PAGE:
(c) Definition.— As used in this section, the term “copyright management information” means any of the following information conveyed in connection with copies or phonorecords of a work or performances or displays of a work, including in digital form, except that such term does not include any personally identifying information about a user of a work or of a copy, phonorecord, performance, or display of a work:
(1) The title and other information identifying the work, including the information set forth on a notice of copyright.
(2) The name of, and other identifying information about, the author of a work.
(3) The name of, and other identifying information about, the copyright owner of the work, including the information set forth in a notice of copyright.
(4) With the exception of public performances of works by radio and television broadcast stations, the name of, and other identifying information about, a performer whose performance is fixed in a work other than an audiovisual work
(5) With the exception of public performances of works by radio and television broadcast stations, in the case of an audiovisual work, the name of, and other identifying information about, a writer, performer, or director who is credited in the audiovisual work.
(6) Terms and conditions for use of the work.
(7) Identifying numbers or symbols referring to such information or links to such information.
(8) Such other information as the Register of Copyrights may prescribe by regulation, except that the Register of Copyrights may not require the provision of any information concerning the user of a copyrighted work.
§ 1203. Civil remedies
(b) Powers of the Court.— In an action brought under subsection (a), the court—
(1) may grant temporary and permanent injunctions on such terms as it deems reasonable to prevent or restrain a violation, but in no event shall impose a prior restraint on free speech or the press protected under the 1st amendment to the Constitution;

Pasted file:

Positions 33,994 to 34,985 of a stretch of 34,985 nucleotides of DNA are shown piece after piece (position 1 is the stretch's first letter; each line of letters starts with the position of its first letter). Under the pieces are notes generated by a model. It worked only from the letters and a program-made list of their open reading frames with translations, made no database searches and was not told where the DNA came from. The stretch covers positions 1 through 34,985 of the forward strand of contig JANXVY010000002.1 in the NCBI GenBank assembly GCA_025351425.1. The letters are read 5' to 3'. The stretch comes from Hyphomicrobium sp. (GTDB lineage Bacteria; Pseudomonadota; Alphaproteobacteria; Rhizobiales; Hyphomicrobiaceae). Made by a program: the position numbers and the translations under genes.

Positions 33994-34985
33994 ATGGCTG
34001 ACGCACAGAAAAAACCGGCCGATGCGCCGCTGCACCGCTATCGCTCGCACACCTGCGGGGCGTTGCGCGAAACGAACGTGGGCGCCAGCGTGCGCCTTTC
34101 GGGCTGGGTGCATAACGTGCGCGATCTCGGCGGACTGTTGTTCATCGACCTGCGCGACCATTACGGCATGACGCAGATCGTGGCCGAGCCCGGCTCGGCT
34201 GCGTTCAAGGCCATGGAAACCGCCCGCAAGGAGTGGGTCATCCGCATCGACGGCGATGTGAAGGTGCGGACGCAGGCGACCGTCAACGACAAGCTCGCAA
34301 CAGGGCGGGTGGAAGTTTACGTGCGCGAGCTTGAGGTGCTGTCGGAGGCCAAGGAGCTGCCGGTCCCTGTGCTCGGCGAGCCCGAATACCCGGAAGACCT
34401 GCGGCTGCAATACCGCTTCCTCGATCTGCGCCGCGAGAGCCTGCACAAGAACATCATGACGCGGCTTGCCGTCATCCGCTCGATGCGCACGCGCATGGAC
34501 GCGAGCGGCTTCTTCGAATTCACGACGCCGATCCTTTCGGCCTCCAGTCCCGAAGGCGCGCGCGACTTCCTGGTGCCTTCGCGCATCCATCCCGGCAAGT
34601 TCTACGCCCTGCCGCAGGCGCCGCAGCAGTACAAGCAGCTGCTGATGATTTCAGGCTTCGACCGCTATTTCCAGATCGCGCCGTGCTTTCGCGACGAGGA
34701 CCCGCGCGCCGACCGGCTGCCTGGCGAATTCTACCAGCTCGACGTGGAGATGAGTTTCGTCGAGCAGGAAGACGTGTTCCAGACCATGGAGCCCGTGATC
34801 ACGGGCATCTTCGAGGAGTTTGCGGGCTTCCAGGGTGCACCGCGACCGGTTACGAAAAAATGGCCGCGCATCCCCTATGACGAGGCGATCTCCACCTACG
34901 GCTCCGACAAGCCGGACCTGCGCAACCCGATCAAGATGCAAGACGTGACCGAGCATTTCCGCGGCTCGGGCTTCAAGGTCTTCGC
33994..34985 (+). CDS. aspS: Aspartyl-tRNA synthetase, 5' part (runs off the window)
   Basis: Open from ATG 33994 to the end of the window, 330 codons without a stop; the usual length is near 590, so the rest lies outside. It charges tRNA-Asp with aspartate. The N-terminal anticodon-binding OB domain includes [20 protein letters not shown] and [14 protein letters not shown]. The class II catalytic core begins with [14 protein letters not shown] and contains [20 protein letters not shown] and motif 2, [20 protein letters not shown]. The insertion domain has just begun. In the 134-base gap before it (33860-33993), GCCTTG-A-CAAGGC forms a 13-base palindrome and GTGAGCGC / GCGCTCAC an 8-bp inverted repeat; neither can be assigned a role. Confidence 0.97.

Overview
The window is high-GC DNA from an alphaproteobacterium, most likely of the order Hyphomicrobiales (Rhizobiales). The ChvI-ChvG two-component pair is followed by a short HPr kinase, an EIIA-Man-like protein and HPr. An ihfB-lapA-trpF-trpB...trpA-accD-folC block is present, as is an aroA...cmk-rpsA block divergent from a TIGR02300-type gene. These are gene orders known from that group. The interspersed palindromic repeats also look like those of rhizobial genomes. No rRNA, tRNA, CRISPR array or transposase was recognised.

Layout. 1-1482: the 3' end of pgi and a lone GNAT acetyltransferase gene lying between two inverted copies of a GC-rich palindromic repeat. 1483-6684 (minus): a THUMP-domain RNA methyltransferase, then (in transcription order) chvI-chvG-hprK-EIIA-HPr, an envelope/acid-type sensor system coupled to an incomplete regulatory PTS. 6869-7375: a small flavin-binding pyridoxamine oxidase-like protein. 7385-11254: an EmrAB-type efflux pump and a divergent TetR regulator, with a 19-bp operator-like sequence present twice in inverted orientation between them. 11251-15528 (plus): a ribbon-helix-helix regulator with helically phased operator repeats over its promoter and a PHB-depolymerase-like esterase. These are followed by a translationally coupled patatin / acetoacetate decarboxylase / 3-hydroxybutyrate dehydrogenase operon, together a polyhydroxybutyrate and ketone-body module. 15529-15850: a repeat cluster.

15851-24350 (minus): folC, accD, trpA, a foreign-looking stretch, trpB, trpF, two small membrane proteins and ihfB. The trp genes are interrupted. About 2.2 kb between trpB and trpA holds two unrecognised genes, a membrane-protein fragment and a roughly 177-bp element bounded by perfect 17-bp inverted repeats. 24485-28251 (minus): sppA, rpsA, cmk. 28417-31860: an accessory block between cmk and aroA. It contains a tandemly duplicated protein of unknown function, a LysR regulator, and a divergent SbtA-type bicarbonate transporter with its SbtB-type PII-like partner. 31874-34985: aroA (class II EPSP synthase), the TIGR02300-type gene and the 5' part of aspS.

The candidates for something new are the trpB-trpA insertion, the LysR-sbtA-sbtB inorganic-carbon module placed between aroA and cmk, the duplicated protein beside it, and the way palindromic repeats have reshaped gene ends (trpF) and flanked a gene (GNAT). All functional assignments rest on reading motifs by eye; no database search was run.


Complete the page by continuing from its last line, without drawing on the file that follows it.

(2) at any time while an action is pending, may order the impounding, on such terms as it deems reasonable, of any device or product that is in the custody or control of the alleged violator and that the court has reasonable cause to believe was involved in a violation;
(3) may award damages under subsection (c);
(4) in its discretion may allow the recovery of costs by or against any party other than the United States or an officer thereof;
(5) in its discretion may award reasonable attorney’s fees to the prevailing party; and
(6) may, as part of a final judgment or decree finding a violation, order the remedial modification or the destruction of any device or product involved in the violation that is in the custody or control of the violator or has been impounded under paragraph (2).
(3) Statutory damages.—
(B) At any time before final judgment is entered, a complaining party may elect to recover an award of statutory damages for each violation of section 1202 in the sum of not less than $2,500 or more than $25,000.
What Types of Information are Covered by § 1202?
One of the earliest interpretations of CMI came in IQ Group v. Wiesner Pub. There, the defendant was alleged to have distributed ads created by plaintiff via email after removing the plaintiff’s logo and hyperlink from the ads. The court held that these didn’t constitute CMI under the statute based on its interpretation of the statute and the legislative history and the fact that a broader interpretation would impermissibly blur the lines between trademark and copyright. On the latter point, it pointed to the Supreme Court’s decision in Dastar Corp v. Twentieth Century Fox Film, which warned against “disregarding the trademark/copyright distinction.”
The Central District of California adopted the same position as IQ Group when it held that the removal of an author’s name and copyright notice on a fabric sample didn’t give rise to a claim under § 1202. In rejecting a broad interpretation, it said “considering § 1202’s placement in the structure of the DMCA — a statutory scheme which, along with protecting the integrity of copyright management information, also prohibits the circumvention of technological measures that protect copyrighted works — the Court finds that such a wide-reaching interpretation would not be proper.”
But other decisions have adopted the same broad interpretation as the First Circuit: Cable v. Agence France Presse, 728 F.Supp.2d 977 (ND Illi 2010); Associated Press v. All Headline News, 608 F.Supp.2d 454 (SDNY 2009); and McClatchey v. Associated Press, 2007 WL 776103 (WD PA 2007). In all these cases, the courts relied on the plain language of the statute.